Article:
Actually, in Lucas's view this was not really needed, nor was it possible! According to him "Keynes was no economic scientist", whose contribution is of lasting scientific value, but a "political activist" and ideologue. "Keynes's real contribution", Lucas writes, "[is] not Einstein–level theory, new paradigm, all this." It is "just so much hot air". Keynes was rather "viewing himself as a spokesman for a discredited profession. That's why he doesn't cite anyone [!] but crazies like Hobson."19 He is said to have responded ad hoc to the challenges of the Great Depression, that is, "a situation where people are ready to throw in the towel on capitalism and liberal democracy and go with fascism or corporatism, protectionism, socialist planning." Keynes's remedy was to assign "new responsibilities" to the government in order to stabilize overall spending flows. Lucas admits that this was "a great political achievement", and that the profession of economists should learn from it that "we have to earn our living by helping people diagnose situations that arise and helping them understand what is going on and what can be done about it." Yet Keynes is said to have contributed nothing of lasting substance to "the internal mainstream of economics, that's what we researchers live on". "That was Keynes's whole life", Lucas concludes: "He was a political activist from beginning to end" (Lucas 2004:23–24; emphasis added).

Here Keynes, the political activist and ideologue, there Lucas, the scholar and economic scientist. This portrait borders on ridicule and need not be commented upon. Suffice it to ask once again the rhetorical question how the Lucas type of theorists "[helped] people diagnose situations that arise and [helped] them understand what is going on and what can be done." There is some sad element of truth in Richard Posner's dictum that The General Theory "is the best guide we have to the crisis" right now. It is also ironic to see that both large parts of the mainstream in economics then, that is at the time of the First World Economic Depression, and now was taken by surprise and had nothing substantial to offer to cope with the situation. Contrary to Lucas's opinion, progress in tools and techniques may be of little help in understanding "what is going on", if the wrong tools and techniques are applied. The tools and techniques Lucas employed correspond to the vision of the working of the economic system he entertains. As we have seen, according to him the market economy works smoothly and efficiently. The tools he elaborated were designed to support this vision, which turned out to be untenable.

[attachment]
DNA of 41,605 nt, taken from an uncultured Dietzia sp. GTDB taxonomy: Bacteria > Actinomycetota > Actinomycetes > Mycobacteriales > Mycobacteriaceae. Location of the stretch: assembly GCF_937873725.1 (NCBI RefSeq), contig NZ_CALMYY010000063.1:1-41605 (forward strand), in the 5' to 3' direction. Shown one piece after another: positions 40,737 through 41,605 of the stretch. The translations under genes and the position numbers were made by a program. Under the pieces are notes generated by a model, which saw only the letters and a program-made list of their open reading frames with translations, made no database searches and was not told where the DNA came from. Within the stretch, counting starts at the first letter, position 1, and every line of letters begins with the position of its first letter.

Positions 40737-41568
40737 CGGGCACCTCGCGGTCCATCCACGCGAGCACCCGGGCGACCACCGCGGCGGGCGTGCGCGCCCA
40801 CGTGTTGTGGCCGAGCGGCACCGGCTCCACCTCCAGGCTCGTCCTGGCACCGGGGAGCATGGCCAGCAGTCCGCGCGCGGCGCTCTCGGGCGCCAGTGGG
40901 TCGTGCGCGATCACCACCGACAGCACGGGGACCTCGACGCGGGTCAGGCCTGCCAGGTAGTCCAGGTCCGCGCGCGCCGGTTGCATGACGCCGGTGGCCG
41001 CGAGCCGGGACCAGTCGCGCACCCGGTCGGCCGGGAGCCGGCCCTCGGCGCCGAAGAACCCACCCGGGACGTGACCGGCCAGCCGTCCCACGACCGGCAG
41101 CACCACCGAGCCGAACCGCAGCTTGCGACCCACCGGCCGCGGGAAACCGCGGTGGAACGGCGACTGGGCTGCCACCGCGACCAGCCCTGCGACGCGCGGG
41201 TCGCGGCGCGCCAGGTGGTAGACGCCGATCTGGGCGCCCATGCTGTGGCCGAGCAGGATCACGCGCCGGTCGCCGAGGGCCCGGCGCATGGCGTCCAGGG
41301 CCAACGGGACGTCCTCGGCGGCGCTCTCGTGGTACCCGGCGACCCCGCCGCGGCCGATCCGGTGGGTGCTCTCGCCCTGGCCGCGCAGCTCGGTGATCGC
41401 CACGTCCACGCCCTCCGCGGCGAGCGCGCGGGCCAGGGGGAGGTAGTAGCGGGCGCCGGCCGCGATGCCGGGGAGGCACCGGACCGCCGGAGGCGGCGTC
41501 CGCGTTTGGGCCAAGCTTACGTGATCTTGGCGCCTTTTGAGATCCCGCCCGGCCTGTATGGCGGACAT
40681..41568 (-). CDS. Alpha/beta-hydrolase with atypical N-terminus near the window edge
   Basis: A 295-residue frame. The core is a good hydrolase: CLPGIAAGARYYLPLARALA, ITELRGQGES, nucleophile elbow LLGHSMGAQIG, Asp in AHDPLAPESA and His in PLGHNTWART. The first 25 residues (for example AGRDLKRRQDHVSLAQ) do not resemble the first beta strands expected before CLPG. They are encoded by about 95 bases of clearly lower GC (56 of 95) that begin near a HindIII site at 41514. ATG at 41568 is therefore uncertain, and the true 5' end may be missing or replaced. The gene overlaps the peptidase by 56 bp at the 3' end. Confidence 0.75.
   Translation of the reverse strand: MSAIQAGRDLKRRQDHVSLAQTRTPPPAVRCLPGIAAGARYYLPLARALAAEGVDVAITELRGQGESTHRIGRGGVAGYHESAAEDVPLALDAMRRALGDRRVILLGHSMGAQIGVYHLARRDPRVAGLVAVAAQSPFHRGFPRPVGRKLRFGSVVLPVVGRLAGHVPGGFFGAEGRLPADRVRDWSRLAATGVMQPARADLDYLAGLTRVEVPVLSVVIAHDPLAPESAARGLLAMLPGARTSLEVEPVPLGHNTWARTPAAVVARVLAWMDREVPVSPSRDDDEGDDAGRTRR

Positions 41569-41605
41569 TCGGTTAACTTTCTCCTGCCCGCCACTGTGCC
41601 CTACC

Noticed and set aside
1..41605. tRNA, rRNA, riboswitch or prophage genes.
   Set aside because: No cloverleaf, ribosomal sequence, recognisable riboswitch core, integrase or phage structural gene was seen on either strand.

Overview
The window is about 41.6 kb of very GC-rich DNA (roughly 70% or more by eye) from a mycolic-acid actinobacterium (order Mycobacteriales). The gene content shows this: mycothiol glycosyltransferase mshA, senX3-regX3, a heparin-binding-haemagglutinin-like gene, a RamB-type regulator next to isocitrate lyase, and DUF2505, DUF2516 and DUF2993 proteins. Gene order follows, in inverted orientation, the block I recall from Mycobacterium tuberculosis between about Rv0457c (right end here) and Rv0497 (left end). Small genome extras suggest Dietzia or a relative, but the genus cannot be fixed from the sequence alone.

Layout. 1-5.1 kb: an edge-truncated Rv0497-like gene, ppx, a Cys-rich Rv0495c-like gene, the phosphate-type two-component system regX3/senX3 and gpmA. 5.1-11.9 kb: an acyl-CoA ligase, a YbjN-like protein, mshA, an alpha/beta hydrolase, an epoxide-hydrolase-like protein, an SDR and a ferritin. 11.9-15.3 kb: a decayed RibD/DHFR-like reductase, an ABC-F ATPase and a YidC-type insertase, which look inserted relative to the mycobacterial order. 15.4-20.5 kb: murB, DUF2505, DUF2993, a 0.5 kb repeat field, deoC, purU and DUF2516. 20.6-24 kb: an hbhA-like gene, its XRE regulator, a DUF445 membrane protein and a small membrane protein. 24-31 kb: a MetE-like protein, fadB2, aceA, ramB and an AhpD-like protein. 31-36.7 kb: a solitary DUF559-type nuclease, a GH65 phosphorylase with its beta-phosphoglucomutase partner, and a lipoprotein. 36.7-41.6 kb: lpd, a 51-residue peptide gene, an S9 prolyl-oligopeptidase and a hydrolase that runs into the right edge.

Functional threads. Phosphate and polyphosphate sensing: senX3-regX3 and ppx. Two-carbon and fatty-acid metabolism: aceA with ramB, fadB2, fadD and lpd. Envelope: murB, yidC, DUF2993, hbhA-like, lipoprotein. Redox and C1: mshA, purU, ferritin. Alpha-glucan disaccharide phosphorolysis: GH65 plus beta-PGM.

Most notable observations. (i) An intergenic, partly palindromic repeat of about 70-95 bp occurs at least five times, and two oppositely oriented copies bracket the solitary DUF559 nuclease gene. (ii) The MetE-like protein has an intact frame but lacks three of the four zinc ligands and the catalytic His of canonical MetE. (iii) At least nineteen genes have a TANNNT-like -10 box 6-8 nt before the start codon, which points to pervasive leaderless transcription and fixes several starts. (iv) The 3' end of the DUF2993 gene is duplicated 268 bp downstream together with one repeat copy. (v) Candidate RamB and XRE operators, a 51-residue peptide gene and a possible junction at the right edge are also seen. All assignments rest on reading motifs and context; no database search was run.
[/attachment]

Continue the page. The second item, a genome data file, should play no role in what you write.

In this context it is perhaps of some interest to recall what sage Johann Wolfgang von Goethe had to say about theories. He wrote:

Theorien sind gewöhnlich Übereilungen eines ungeduldigen Verstandes, der die Phánomene gern los sein möchte und an ihrer Stelle deswegen Bilder, Begriffe, ja oft nur Worte einschiebt. Man ahnt, man sieht auch wohl, daB es nur ein Behelf ist; liebt sich nicht aber Leidenschaft und Parteigeist jederzeit Behelfe? Und mit Recht, da sie ihrer so sehr bedürfen (Goethe 1953: 440).20

Passion and faction spirit are indeed driving forces in life and also in the sciences, especially in those that are exposed to what Karl Marx once called 'the furies of private interest'. It is up to the reader to decide which of the two, Lucas or Keynes, was more of an economic scientist or an ideologue and political activist.21

To conclude this section, let US recall what a largely unknown economist has to say about the sort of crisis we are in right now and what the main problem is:

Speculators may do no harm as bubbles on a steady stream of enterprise. But the position is serious when enterprise becomes the bubble on a whirlpool of speculation. When the capital development of a country becomes a by–product of the activities of a casino, the job is likely to be ill–done. The measure of success attained by Wall Street, regarded as an institution of which the proper social purpose is to direct new investment into the most profitable channels in terms of future yield, cannot be claimed as one of the outstanding triumphs of laissez–faire capitalism — which is not surprising, if I am right in thinking that the best brains of Wall Street have been in fact directed towards a different object.

He added:

It is usually agreed that casinos should, in the public interest, be inaccessible and expensive. And perhaps the same is true of stock exchanges.22

What is needed today is not only a global "lender of last resort", but also a global "regulator", i.e., a world financial system that serves "the proper social purpose" of directing new investment into the most profitable channels.



There are alternative views of how a market economy works and what the role of prices is. Here I focus attention on the view of the classical economists, as it was revived by Piero Sraffa (1960). A close examination of the doctrines of Adam Smith and Ricardo shows that Lucas's view of them cannot be sustained. In particular, there is no presumption in classical theory that the economic system tends toward the full employment of its productive resources, especially labour. Labour unemployment is rather seen as a normal phenomenon not only in the short, but also in the long run in a competitive economy; see in this context especially Ricardo's discussion of labour displacement due to the introduction and diffusion of improved machinery and other forms of labour saving technical progress.23